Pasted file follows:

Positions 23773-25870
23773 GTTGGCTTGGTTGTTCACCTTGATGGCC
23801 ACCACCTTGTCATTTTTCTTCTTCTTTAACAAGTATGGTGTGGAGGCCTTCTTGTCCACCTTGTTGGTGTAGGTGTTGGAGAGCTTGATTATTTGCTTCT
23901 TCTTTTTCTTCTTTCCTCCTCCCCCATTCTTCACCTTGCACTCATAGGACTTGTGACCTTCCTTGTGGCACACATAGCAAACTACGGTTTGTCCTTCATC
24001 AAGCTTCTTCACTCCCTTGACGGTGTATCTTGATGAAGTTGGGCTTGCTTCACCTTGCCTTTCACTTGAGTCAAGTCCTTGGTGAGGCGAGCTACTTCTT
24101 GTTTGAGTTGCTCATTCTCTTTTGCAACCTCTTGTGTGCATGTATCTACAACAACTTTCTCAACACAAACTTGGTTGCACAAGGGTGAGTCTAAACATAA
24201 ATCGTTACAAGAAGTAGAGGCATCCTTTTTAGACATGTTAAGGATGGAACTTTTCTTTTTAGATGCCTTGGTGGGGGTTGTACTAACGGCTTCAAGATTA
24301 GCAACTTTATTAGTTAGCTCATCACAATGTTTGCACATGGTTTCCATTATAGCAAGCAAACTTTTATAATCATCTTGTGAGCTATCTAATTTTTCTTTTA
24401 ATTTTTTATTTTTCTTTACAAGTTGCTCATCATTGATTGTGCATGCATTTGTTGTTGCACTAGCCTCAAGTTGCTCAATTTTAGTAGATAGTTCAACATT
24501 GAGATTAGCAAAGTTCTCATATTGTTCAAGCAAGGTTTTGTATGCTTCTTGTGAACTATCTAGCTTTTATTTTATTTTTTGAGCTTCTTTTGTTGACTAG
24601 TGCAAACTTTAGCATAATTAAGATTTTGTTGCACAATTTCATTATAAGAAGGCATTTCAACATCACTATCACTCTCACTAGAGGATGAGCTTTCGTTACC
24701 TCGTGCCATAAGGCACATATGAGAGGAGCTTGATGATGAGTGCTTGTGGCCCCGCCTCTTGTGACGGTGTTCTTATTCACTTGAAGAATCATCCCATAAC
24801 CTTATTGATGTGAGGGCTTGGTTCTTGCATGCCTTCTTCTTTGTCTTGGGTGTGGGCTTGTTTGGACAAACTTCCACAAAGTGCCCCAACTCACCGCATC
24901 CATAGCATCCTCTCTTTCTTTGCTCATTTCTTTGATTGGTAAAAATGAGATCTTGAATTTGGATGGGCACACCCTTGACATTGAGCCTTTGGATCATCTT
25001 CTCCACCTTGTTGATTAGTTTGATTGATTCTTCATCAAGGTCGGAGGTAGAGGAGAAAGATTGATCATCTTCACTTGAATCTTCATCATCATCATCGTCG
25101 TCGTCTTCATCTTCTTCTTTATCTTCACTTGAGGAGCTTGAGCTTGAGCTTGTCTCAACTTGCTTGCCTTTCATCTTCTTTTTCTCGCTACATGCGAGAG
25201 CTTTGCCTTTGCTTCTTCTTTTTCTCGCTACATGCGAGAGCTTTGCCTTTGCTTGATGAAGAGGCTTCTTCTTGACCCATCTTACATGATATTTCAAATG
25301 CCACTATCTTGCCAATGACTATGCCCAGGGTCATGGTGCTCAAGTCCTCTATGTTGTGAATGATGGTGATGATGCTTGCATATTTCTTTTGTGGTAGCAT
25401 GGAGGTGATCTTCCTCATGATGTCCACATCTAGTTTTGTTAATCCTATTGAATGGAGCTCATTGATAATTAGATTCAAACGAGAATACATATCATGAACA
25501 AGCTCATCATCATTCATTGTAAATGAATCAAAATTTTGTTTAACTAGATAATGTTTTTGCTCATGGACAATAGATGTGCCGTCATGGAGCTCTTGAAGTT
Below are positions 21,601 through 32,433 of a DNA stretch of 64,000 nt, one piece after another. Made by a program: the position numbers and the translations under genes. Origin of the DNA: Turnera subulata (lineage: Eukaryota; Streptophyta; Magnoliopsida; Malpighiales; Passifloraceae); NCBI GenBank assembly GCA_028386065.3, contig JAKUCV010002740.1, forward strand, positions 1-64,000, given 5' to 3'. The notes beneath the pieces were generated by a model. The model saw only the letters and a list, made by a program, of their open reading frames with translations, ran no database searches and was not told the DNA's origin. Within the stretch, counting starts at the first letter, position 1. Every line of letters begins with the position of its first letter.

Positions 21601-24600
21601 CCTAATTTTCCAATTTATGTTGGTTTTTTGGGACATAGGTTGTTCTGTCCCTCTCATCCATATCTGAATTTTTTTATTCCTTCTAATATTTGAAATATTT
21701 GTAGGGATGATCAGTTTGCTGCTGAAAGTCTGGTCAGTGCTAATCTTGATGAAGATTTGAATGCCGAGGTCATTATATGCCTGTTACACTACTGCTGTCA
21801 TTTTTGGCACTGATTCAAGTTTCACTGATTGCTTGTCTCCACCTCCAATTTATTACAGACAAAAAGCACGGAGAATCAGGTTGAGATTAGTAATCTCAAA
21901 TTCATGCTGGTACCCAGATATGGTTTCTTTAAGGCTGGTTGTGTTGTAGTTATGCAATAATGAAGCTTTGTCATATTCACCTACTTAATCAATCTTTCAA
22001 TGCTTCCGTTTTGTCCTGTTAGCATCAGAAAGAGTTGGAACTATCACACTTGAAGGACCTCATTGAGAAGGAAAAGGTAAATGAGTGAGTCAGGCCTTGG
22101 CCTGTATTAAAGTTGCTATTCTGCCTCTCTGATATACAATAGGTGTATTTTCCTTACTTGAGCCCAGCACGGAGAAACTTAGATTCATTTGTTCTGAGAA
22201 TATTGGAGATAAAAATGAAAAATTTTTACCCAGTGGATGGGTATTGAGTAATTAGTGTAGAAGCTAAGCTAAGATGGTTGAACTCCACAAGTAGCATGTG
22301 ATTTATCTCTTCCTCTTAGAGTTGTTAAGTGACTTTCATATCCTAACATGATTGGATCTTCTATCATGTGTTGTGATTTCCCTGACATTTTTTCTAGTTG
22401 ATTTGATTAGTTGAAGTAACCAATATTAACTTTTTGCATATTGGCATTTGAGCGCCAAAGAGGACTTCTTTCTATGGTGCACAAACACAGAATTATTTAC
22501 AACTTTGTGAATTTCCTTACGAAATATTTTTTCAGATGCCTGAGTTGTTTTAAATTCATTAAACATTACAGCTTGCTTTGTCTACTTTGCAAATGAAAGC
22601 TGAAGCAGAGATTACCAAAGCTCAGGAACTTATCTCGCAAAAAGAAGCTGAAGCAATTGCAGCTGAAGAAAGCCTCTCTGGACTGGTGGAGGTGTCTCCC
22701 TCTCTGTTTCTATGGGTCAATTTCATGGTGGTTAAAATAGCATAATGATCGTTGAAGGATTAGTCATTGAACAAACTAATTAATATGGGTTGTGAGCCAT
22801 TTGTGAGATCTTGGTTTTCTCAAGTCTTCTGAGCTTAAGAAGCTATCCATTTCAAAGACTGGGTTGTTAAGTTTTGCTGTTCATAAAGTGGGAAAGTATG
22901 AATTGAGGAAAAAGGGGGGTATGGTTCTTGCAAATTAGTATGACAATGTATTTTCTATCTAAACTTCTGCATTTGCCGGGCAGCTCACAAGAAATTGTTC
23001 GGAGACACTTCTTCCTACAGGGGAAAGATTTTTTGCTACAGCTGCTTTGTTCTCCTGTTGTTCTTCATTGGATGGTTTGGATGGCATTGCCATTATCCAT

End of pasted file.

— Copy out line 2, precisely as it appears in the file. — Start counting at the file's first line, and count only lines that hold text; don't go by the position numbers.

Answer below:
23773 GTTGGCTTGGTTGTTCACCTTGATGGCC